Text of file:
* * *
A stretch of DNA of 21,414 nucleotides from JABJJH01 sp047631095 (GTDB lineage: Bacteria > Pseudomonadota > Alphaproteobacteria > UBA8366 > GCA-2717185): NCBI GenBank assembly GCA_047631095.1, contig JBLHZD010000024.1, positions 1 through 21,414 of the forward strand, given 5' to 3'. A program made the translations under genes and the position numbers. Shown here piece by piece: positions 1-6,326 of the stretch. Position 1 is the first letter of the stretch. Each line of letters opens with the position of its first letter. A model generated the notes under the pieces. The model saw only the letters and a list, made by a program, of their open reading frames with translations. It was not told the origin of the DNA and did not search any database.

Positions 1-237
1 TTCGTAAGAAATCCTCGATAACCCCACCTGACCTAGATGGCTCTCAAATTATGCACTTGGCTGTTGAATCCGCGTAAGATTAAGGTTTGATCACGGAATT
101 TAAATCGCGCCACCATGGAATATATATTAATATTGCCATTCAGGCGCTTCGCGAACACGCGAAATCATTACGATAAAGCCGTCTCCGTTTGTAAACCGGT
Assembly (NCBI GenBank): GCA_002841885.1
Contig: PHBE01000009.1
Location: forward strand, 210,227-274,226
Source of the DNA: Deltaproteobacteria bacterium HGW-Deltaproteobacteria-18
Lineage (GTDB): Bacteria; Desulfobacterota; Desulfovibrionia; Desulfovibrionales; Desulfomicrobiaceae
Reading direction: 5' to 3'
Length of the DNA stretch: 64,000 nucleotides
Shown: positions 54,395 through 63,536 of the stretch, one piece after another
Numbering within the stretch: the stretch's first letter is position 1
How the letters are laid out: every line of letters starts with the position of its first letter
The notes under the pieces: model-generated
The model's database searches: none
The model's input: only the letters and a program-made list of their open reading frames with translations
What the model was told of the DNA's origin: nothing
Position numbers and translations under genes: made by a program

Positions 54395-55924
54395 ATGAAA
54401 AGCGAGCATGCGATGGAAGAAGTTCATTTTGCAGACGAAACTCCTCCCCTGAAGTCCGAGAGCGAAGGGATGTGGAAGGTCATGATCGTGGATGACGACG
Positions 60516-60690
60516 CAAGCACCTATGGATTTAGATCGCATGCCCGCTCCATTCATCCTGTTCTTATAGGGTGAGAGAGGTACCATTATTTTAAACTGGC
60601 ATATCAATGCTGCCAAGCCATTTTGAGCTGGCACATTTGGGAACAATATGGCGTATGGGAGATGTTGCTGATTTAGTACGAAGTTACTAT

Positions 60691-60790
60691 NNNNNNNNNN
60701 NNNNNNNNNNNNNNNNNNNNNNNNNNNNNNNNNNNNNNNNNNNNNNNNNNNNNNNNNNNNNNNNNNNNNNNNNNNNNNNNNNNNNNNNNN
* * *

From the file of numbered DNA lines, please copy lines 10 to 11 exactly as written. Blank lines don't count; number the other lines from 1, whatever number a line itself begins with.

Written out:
Reading direction: 5' to 3'
Length of the DNA stretch: 64,000 nucleotides